In What Major Ways Did Confucian Philosophy Manifest Itself in Chinese Society During the Ming and Qing Dynasty

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1. In what major ways did Confucian philosophy manifest itself in Chinese society during the Ming and/or Qing dynasties?

It is clear from examining the philosophical thought and social trends during both the Qing and Ming dynasties that Confucian thought and ideology had a profound effect on Chinese society and moral values during that period.

Confucian philosophy is an ethical and philosophical thinking system thought to have been developed from the teachings of Kong Fuzi, known as Confucius who lived between 551–478 BC in China. [1]The essence of Confucianism is that the human mind can be cultivated through virtue and moral perfection. Confucianism has had tremendous influence on Chinese history and culture as well as other East Asian cultures.

Even before the Ming and Qing dynasties, Confucianism had a profound effect on Chinese society. Confucianism was the state ideology of the Han dynasty with later forms developing such as Neo-Confucianism developed during the Song dynasty known as ‘DaoXue’, ‘the learning of the way’. During the 5th century Confucian teaching had become a reference of the values of morality and dignity in private life and government.[2]In his writings argued for the importance of righteousness and loyalty through correct rituals and also stated that worthy men should not serve unworthy rulers and must be ready to sacrifice their lives if necessary in the defence of this principle [3]Further arguments put forth by Confucius stated that while paying respects to the memory of the deceased is important, humans should concentrate on their personal problems of this world instead of trying to understand the forces of heaven and the realms of the spirits. [4]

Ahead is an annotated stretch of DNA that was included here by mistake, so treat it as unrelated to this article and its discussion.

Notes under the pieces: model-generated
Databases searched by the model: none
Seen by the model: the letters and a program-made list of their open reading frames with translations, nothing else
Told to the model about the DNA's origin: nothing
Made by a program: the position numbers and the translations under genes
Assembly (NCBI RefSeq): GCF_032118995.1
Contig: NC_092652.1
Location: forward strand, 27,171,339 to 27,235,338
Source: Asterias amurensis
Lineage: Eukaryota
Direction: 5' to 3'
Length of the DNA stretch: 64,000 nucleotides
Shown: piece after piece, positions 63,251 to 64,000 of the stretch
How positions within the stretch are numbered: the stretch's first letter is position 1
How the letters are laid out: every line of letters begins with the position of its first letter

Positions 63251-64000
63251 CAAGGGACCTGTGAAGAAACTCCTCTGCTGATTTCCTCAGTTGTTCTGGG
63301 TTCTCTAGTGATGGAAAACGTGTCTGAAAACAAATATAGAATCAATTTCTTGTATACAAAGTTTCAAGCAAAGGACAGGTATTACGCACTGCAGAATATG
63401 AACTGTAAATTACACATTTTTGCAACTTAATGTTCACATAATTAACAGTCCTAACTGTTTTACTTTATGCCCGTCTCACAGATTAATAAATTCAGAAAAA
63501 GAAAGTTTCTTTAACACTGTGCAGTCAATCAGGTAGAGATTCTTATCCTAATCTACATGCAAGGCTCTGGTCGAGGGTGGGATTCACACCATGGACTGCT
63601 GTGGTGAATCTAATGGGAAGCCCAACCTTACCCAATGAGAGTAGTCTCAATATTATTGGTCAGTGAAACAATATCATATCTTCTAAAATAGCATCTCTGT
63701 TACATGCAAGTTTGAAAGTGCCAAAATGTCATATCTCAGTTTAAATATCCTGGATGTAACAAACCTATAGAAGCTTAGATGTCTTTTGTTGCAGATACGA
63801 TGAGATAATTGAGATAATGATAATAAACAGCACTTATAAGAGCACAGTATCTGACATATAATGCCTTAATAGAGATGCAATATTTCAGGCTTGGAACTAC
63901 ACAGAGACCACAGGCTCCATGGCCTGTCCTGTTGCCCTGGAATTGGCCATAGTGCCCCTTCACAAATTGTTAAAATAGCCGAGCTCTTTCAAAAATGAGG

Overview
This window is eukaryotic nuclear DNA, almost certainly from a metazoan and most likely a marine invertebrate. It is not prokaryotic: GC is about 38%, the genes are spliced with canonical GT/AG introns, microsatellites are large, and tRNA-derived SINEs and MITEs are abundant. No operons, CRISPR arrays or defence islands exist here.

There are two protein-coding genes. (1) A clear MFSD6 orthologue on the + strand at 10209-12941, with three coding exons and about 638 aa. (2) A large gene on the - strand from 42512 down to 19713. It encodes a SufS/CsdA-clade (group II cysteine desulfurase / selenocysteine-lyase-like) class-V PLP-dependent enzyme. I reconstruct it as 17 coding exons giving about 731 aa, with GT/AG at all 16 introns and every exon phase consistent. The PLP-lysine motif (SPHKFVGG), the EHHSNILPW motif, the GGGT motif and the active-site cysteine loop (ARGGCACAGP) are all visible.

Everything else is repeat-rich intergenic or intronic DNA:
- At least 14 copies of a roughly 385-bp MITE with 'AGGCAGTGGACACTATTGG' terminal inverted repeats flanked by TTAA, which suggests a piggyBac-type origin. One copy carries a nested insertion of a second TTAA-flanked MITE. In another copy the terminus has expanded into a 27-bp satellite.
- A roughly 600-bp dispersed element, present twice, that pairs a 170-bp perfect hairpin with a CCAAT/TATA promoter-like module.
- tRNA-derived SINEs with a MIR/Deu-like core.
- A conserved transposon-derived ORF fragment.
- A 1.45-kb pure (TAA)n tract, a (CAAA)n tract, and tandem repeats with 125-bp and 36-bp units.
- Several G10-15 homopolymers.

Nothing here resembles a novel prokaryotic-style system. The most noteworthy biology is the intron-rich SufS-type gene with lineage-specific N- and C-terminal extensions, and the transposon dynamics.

The collection of dialogues that Confucius had with his students and with statesmen known as ‘Analects’ was highly influential in the philosophy and moral values of Imperial China.[5]In the conversations, Confucius’s thoughts are recorded including his belief in the powers of moral examples and the central importance of education. [6]The book is of particular importance as an educated man was not considered morally upright or enlightened if he did not know or could not quote from the book. The imperial examination of the Qing dynasty required exam takers to quote and apply the words of Confucius in their essays therefore many of the intellectuals of that time would have been fluent in his work.[7]

The collection of books thought to have been written by Confucius are collectively known as the ‘five classics’ with works including ‘Analects’ and a book including the sayings of Confucius late follower Mencius were grouped together as the ‘four books’. Together these nine works were believed to contain the basic knowledge required to lead a moral life.[8]

The Ming Dynasty was the ruling dynasty of Imperial China from 1368 to 1644 following the collapse of the Mongol Yuan dynasty and was ruled by Han Chinese, the last dynasty to do so. After the end of the Mongol lead Yuan dynasty the Ming dynasty was founded by Hong-Wu, a Buddhist monk and restored China back to Han Chinese rule. With China back in Han Chinese rule Confucianism was restored as well as state imperial exams. The Ming dynasty is famous for its vast construction projects including the restoration of the Grand Canal and the building of the Forbidden City. The Ming dynasty also saw a flourishing of the arts including the world famous Ming vases.

By the Ming dynasty, the dominant philosophy of China had become Neo-Confucianism which was primarily developed in the Song Dynasty but remerged during the Ming Dynasty. The essence of Neo-Confucianism attempted to merge certain elements of Confucianism with both Buddhism and Daoism which were both emerging into Chinese culture at that time. Buddhist thought allowed neo-Confucians to implement ideas such as nature and the soul into their own understanding of the cosmos. [9]

One interpretation of neo-Confucianism was developed by...
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